The Impact of Serfdom and Rural Resistance in Russia, France, and Prussia
This article discusses the effects of serfdom and rural resistance in Russia, France, and Prussia in the 18th century. Serfdom was prevalent in Russia despite being technically illegal to sell serfs individually from the land they were attached to. The article also discusses the tithe, a religious tax that originated from Jacob’s vow to God in the Old Testament, as well as rural resistance through passive resistance, go-slows, crime, and even insurgency.
Table of Contents
- The prevalence of serfdom in Russia
- The mixed effects of serfdom on the economy
- The village commune or mir
- The clergy’s tithe and its impact
- Rural resistance in France and Prussia
Q: What was the prevailing attitude towards Russian peasants during the 18th century?
A: British envoy to the court of Peter the Great referred to Russian peasants as “perfect slaves” due to their lack of property or rights and being subject to the whims of their lords.
Q: Was serfdom legal in Russia during the 18th century?
A: Technically, individual serf sales were illegal since 1649; however, it continued, with Moscow newspapers advertising serfs for sale along with household utensils.
Q: What were some fashionable practices among Russian serfs during the 18th century?
A: Serf orchestras, theatrical troupes, and harems were fashionable at this time, and even modest landowners hired serfs trained as musicians. However, these serfs were still subject to the punishment of their owners, including corporal punishment.
Q: How did serfdom affect the Russian economy?
A: Serfs were assigned to manufacturing enterprises and helped Russia become the largest iron-producing country in Europe. Still, serfdom had an unequivocally depressing effect on agriculture, with forced labourers approaching tasks without enthusiasm and communal obligations highly prevalent.
Q: Can you explain the village commune or mir in Russia during the 18th century?
A: The village commune or mir was a structure consisting of village elders elected by male heads of household, conducting almost all peasant business, including fixing the dates for the agricultural year, distributing plots of land on open fields, collecting taxes, and enforcing basic community discipline. The mir was an essential part of Russian society and not conducive to change as peasants held an inborn distrust toward all superiors and authorities, including those not responsible for their plight.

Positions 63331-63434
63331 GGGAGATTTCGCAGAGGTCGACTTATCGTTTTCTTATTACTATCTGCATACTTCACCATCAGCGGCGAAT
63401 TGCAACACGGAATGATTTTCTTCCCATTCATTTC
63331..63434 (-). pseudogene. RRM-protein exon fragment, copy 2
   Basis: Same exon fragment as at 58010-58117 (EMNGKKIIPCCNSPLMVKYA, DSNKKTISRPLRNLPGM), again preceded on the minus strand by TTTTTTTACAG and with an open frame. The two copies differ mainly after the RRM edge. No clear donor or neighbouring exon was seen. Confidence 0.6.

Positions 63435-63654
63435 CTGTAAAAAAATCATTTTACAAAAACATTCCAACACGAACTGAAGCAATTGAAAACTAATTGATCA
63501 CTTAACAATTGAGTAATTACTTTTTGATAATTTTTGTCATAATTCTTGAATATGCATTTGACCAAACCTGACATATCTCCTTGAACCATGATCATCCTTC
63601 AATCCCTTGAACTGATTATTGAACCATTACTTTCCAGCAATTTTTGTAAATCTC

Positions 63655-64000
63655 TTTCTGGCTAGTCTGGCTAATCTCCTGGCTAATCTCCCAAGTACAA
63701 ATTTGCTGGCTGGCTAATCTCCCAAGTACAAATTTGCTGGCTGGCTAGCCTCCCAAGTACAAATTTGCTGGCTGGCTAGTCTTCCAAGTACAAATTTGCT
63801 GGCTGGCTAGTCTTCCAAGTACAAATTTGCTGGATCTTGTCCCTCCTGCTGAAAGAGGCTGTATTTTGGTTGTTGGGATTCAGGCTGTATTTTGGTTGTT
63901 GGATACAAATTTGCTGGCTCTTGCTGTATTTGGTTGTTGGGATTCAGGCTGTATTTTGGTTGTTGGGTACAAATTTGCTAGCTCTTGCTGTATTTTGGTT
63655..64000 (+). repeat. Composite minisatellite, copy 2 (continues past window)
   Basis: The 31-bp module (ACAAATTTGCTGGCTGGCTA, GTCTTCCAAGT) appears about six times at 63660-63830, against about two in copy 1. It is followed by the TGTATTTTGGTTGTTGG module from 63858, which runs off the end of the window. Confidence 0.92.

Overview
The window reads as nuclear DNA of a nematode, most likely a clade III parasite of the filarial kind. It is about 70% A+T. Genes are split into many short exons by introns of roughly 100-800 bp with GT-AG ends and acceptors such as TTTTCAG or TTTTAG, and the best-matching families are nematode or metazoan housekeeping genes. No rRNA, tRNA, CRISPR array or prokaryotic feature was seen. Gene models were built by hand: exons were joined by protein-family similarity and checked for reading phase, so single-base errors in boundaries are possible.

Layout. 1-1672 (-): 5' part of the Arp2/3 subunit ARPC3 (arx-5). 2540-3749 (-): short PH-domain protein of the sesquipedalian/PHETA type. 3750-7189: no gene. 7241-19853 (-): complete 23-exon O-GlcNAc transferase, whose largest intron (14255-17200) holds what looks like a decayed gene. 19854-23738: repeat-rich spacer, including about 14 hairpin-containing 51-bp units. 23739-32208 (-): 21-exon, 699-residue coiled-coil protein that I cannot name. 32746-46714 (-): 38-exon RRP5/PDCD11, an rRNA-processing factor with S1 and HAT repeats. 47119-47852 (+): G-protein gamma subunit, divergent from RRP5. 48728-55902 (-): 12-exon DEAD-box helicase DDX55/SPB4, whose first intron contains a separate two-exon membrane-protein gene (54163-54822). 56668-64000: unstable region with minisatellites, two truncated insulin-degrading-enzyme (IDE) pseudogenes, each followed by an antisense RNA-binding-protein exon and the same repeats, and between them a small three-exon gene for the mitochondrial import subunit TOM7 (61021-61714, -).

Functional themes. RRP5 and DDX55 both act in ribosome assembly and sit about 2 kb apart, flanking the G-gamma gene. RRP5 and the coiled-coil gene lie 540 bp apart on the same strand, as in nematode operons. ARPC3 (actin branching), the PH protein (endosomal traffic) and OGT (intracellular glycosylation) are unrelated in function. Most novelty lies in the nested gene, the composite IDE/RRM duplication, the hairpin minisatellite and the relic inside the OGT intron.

Q: What is the tithe, and how did it affect peasants in France?
A: The tithe is a religious tax that originated from Jacob’s vow to God in the Old Testament. By the time of the French Revolution, it had become a complex system with varying rates and items subject to tithing throughout France. The tithe was collected by professionals, often grain-dealers, and prioritized over other dues payable by the cultivators, leading to resentment and social friction. The lion’s share of the tithe often went to the princes of the Church and monasteries, which caused anger among the peasants who wanted their tithe to be used for the upkeep of local priests and church buildings.
Q: What complications arose from the tithe in France?
A: The figure extracted from the laity in the form of tithes is unknown, but estimates range from 70,000,000 livres to 133,000,000 livres. The tithe thrived in England, and after commutation by an Act of Parliament in 1836, almost every English village boasts an “Old Rectory” built or extended in the 18th century, which pays tribute to the value of the tithe.
Q: How did rural resistance manifest in France and Prussia?
A: Peasants sometimes turned to passive resistance, go-slows, and even crime in areas where royal justice was absent or mistrusted. In Calabria, banditry with a social edge was rampant due to disputes between landlords and peasants. During the late 1700s, a sort of rural class war raged in Calabria, which was made worse by the terrible earthquake in 1783 and a government scheme that backfired. There were also peasant outlaws regarded by their people as heroes, avengers, fighters for justice, and leaders of liberation. The article mentions historical figures like Robert Mandrin of France and Stenka Razin of Russia who contributed to mythologizing, making them interesting in the context of rural resistance.
Serfdom had a profound effect on agriculture in Russia, with forced labourers approaching the task without enthusiasm and communal obligations highly prevalent. The village commune or mir was an essential part of Russian society and not conducive to change. The clergy’s tithe caused resentment among the peasants, leading to social friction. Rural resistance manifested in different ways, including passive resistance, go-slows, crime, and even insurgency. Cultural movements such as serf orchestras, theatrical troupes, and harems were fashionable among serfs in Russia. The 18th century was a golden age of bandit-heroes who contributed to the mythologizing of rural resistance.